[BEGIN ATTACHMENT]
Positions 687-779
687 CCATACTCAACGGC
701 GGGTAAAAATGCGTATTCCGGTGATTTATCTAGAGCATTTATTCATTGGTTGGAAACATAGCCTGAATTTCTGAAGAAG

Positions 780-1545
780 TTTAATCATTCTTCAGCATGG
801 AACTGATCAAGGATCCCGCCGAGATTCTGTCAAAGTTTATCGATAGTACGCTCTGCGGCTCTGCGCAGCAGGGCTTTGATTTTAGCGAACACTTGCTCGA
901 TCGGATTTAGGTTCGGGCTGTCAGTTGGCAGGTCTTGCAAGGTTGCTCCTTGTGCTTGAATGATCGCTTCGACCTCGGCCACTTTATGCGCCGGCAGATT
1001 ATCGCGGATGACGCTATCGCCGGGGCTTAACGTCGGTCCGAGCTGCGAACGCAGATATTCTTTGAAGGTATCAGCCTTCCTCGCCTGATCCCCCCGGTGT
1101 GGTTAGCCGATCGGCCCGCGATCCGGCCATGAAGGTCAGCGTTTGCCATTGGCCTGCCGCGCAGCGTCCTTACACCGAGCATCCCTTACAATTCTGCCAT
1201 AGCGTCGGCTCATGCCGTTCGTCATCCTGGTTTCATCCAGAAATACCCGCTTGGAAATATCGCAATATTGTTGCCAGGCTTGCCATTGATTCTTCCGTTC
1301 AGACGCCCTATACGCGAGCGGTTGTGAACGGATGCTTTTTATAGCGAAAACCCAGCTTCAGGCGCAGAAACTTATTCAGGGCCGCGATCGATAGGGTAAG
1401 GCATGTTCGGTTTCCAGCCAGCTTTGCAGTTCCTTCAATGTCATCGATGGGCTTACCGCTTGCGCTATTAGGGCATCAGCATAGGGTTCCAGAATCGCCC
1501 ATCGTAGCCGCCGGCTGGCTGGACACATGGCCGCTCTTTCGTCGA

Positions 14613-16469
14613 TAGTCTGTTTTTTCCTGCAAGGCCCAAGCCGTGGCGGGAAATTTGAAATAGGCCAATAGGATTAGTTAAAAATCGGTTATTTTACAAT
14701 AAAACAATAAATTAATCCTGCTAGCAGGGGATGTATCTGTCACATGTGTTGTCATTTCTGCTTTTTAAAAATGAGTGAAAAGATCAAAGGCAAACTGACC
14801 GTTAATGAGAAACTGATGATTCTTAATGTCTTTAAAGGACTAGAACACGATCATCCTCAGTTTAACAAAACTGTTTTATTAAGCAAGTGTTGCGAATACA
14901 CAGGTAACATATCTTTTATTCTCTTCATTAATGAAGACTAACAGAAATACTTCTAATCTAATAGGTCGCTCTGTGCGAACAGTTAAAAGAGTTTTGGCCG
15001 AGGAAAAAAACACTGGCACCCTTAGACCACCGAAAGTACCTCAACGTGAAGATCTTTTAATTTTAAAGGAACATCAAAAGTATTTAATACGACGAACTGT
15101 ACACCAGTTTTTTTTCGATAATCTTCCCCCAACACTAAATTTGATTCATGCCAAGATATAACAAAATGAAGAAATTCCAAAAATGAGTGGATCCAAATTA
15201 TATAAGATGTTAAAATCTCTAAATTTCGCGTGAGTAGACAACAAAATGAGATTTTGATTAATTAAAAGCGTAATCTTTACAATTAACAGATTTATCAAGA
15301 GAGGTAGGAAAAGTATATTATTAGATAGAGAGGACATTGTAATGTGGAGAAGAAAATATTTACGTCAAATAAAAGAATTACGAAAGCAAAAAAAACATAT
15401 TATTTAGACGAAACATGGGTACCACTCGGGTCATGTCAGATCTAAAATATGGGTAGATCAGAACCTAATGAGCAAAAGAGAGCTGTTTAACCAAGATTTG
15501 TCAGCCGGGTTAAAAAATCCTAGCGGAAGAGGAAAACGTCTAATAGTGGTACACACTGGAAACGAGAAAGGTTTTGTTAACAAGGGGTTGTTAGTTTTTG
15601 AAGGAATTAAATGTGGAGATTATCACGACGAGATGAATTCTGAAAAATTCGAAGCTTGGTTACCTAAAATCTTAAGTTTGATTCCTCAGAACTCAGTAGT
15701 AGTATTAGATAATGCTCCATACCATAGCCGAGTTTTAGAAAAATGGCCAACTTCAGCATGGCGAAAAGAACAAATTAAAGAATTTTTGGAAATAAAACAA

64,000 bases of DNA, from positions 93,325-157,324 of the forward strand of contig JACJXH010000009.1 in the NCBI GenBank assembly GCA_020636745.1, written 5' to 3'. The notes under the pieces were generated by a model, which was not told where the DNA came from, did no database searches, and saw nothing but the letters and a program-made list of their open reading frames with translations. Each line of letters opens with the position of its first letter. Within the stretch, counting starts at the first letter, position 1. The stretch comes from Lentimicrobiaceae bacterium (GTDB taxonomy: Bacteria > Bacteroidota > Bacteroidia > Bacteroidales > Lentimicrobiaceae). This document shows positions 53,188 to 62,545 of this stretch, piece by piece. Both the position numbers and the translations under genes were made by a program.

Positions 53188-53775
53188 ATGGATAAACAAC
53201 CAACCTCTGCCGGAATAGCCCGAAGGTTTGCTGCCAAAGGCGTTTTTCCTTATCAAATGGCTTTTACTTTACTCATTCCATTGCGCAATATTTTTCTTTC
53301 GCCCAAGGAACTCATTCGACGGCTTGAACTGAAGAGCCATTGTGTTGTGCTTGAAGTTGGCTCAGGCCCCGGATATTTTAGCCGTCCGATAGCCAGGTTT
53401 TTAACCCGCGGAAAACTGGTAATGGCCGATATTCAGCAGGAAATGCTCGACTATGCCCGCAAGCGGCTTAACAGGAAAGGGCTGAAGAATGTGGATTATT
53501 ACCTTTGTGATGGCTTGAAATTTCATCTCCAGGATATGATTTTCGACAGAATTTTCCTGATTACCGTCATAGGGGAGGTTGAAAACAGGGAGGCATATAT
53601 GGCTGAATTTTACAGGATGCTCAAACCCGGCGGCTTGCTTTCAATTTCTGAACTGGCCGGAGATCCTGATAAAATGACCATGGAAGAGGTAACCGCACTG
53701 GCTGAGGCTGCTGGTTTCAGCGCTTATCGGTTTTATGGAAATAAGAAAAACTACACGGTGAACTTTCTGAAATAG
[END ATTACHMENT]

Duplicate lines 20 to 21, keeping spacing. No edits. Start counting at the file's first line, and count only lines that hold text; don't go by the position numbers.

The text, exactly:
15101 ACACCAGTTTTTTTTCGATAATCTTCCCCCAACACTAAATTTGATTCATGCCAAGATATAACAAAATGAAGAAATTCCAAAAATGAGTGGATCCAAATTA
15201 TATAAGATGTTAAAATCTCTAAATTTCGCGTGAGTAGACAACAAAATGAGATTTTGATTAATTAAAAGCGTAATCTTTACAATTAACAGATTTATCAAGA